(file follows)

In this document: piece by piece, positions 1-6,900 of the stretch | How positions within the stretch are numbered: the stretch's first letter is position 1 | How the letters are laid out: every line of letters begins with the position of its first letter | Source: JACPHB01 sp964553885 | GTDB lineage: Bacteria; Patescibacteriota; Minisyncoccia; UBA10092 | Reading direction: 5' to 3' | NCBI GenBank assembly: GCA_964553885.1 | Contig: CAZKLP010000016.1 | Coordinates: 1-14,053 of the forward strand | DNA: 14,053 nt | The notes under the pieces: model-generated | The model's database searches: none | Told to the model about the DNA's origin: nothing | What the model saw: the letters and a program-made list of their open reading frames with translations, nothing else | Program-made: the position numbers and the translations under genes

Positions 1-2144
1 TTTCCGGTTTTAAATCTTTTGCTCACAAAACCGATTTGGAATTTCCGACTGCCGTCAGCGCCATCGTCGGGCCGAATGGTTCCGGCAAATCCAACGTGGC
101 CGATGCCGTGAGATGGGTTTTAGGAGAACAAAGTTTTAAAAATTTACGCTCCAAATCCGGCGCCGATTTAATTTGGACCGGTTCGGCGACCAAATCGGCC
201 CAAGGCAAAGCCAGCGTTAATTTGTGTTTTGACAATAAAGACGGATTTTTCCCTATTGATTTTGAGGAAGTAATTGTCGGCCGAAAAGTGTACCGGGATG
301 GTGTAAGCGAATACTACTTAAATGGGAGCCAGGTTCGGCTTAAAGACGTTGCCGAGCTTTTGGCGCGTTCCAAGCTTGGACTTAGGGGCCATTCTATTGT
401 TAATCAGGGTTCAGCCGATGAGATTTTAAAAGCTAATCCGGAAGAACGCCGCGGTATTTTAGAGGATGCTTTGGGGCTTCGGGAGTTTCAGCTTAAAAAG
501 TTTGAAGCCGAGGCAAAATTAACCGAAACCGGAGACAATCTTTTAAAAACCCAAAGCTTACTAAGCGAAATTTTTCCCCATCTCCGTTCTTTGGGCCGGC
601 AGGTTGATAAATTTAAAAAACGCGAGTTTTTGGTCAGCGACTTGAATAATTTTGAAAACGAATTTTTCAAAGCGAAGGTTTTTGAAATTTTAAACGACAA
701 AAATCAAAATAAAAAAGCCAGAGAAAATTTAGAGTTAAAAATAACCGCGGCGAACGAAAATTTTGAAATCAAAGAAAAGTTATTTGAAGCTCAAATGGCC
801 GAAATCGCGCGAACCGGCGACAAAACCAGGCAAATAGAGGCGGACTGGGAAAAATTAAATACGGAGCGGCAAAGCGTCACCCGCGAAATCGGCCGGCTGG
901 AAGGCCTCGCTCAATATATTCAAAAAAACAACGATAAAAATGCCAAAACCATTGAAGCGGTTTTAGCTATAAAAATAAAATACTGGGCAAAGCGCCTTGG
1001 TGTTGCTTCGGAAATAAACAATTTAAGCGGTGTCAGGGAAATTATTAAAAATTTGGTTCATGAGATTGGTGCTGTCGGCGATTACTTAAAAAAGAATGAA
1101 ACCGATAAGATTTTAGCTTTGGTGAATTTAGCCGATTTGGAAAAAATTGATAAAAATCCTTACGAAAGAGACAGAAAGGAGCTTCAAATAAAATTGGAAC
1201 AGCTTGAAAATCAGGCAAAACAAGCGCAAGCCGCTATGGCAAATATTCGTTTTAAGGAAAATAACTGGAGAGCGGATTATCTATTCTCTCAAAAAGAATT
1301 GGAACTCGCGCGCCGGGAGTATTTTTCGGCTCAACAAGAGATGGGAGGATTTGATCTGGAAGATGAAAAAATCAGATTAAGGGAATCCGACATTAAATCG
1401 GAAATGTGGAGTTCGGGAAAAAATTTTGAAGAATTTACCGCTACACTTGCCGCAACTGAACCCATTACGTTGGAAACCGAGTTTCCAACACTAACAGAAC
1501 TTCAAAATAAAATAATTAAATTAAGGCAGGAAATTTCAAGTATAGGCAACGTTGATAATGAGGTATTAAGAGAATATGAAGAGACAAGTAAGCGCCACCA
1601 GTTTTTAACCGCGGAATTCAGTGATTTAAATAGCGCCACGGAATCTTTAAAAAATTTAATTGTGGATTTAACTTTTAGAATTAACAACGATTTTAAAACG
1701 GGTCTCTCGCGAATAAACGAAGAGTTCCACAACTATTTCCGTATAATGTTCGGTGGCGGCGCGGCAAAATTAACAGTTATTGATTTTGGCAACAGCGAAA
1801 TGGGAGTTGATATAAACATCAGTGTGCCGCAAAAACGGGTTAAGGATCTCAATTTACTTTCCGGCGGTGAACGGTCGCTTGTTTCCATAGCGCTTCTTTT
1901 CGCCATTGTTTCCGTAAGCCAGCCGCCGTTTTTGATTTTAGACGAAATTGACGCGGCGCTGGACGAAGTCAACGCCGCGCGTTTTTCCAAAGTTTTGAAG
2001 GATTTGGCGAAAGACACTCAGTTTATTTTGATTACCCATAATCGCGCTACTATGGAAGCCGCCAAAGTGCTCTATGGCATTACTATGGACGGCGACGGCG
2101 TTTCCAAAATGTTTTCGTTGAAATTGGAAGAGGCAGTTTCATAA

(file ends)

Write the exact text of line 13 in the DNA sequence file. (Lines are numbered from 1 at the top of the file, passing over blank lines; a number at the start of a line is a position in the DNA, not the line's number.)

1001 TGTTGCTTCGGAAATAAACAATTTAAGCGGTGTCAGGGAAATTATTAAAAATTTGGTTCATGAGATTGGTGCTGTCGGCGATTACTTAAAAAAGAATGAA